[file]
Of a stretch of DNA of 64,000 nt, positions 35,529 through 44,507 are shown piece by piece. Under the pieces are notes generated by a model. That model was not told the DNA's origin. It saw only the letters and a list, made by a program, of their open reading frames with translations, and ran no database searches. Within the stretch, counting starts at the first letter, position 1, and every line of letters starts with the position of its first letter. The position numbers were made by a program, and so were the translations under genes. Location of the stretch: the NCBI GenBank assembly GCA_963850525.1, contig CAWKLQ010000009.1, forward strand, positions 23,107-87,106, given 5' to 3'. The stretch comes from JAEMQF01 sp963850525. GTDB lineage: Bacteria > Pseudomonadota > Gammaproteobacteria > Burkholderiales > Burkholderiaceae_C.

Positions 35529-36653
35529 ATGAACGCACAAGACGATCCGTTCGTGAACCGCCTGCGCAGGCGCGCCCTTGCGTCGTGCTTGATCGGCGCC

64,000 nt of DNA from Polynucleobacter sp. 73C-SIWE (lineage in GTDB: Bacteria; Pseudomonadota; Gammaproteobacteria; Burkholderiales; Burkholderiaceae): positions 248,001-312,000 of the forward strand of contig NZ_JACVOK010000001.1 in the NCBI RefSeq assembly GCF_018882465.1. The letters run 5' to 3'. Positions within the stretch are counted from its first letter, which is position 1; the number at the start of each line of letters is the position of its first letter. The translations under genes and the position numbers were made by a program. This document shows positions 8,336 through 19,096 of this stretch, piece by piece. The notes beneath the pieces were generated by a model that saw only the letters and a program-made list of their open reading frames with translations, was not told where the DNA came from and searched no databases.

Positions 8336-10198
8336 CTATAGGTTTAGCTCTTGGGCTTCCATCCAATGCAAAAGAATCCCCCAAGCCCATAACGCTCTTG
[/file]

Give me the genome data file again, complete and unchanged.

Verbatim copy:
Of a stretch of DNA of 64,000 nt, positions 35,529 through 44,507 are shown piece by piece. Under the pieces are notes generated by a model. That model was not told the DNA's origin. It saw only the letters and a list, made by a program, of their open reading frames with translations, and ran no database searches. Within the stretch, counting starts at the first letter, position 1, and every line of letters starts with the position of its first letter. The position numbers were made by a program, and so were the translations under genes. Location of the stretch: the NCBI GenBank assembly GCA_963850525.1, contig CAWKLQ010000009.1, forward strand, positions 23,107-87,106, given 5' to 3'. The stretch comes from JAEMQF01 sp963850525. GTDB lineage: Bacteria > Pseudomonadota > Gammaproteobacteria > Burkholderiales > Burkholderiaceae_C.

Positions 35529-36653
35529 ATGAACGCACAAGACGATCCGTTCGTGAACCGCCTGCGCAGGCGCGCCCTTGCGTCGTGCTTGATCGGCGCC

64,000 nt of DNA from Polynucleobacter sp. 73C-SIWE (lineage in GTDB: Bacteria; Pseudomonadota; Gammaproteobacteria; Burkholderiales; Burkholderiaceae): positions 248,001-312,000 of the forward strand of contig NZ_JACVOK010000001.1 in the NCBI RefSeq assembly GCF_018882465.1. The letters run 5' to 3'. Positions within the stretch are counted from its first letter, which is position 1; the number at the start of each line of letters is the position of its first letter. The translations under genes and the position numbers were made by a program. This document shows positions 8,336 through 19,096 of this stretch, piece by piece. The notes beneath the pieces were generated by a model that saw only the letters and a program-made list of their open reading frames with translations, was not told where the DNA came from and searched no databases.

Positions 8336-10198
8336 CTATAGGTTTAGCTCTTGGGCTTCCATCCAATGCAAAAGAATCCCCCAAGCCCATAACGCTCTTG